Scared couple watching a movie in a cinema. Andrés Benitez/Westend61

Experts looked at why some people find it thrilling to be scared.

As Halloween fast approaches, a new study has examined the fine line between having fun and feeling afraid.

Scientists from the Interacting Minds Center at Aarhus University were interested to see if there is a link between physiological arousal – for example, an increase in heart rate – and the thrill of being scared. 

To explore this relationship, a group of 110 people were fitted with heart monitors and asked to walk through a haunted house attraction in Denmark. The house had 50 rooms featuring charging zombies, spooky monsters and other live-action scares to make the participants jump. Scientists also watched how the people reacted as they walked through the rooms via close circuit monitors. Once the participants had finished the scary walk, they were asked to rate their levels of fright and enjoyment, and this was compared to changes in their heart rate and how they reacted on-camera.

“By investigating how humans derive pleasure from fear, we find that there seems to be a ‘sweet spot’ where enjoyment is maximised,” said Marc Malmdorf Andersen, lead author of the study and researcher at the Interacting Minds Center at Aarhus University. “Our study provides some of the first empirical evidence on the relationship between fear, enjoyment, and physical arousal in recreational forms of fear.”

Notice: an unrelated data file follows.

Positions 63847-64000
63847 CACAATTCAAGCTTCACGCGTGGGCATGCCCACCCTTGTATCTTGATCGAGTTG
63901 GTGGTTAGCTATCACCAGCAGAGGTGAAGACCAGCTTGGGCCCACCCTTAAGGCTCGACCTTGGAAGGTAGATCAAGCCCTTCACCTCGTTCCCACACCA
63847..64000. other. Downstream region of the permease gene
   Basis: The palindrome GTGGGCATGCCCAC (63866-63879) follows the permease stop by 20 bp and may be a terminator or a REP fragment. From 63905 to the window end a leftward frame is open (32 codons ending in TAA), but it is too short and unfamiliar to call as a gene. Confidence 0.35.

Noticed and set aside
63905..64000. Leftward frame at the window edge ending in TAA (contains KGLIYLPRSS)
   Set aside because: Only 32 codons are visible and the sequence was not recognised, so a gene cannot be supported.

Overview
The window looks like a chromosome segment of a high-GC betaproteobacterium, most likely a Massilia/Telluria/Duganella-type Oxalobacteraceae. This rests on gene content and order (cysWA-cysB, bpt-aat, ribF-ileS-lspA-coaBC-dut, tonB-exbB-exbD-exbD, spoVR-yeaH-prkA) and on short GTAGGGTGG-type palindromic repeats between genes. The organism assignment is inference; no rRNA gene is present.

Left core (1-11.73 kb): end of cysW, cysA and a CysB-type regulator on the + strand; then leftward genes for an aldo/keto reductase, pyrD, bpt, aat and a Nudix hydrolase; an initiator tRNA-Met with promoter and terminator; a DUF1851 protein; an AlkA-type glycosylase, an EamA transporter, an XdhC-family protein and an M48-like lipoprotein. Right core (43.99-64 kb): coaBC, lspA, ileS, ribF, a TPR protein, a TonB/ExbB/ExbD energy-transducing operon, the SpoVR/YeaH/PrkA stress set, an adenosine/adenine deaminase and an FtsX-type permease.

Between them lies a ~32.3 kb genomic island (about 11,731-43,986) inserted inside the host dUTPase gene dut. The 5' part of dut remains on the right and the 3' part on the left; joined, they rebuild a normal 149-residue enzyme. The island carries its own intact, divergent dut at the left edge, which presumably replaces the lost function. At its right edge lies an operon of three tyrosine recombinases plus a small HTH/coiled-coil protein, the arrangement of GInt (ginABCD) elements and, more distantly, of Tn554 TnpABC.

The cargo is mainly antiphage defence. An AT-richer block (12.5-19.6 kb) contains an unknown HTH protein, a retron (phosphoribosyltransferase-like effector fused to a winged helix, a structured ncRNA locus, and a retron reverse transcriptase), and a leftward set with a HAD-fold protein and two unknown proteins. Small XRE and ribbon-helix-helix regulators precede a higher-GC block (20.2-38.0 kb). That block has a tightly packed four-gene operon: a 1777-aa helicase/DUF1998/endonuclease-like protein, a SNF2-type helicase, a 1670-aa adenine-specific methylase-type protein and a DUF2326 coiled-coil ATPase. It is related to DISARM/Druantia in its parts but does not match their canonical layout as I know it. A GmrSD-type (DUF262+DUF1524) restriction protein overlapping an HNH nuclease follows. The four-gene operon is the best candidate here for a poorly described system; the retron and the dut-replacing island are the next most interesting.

The study, which was published in the Psychological Science journal, concluded that horror is most entertaining when it triggers a particular physical response – an increase in heart rate.

However, the experience of being scared becomes less enjoyable if a person feels overwhelmed with fear. The different levels of fear versus fun can vary between people.

“Past studies on recreational fear, however, have not been able to establish a direct relationship between enjoyment and fear,” Andersen explained.

“Conducting our study at a haunted attraction, where participants are screaming with both fear and delight, made this task easier… If people are not very scared, they do not enjoy the attraction as much, and the same happens if they are too scared. Instead, it seems to be the case that a ‘just-right’ amount of fear is central for maximising enjoyment.”

—Reuters


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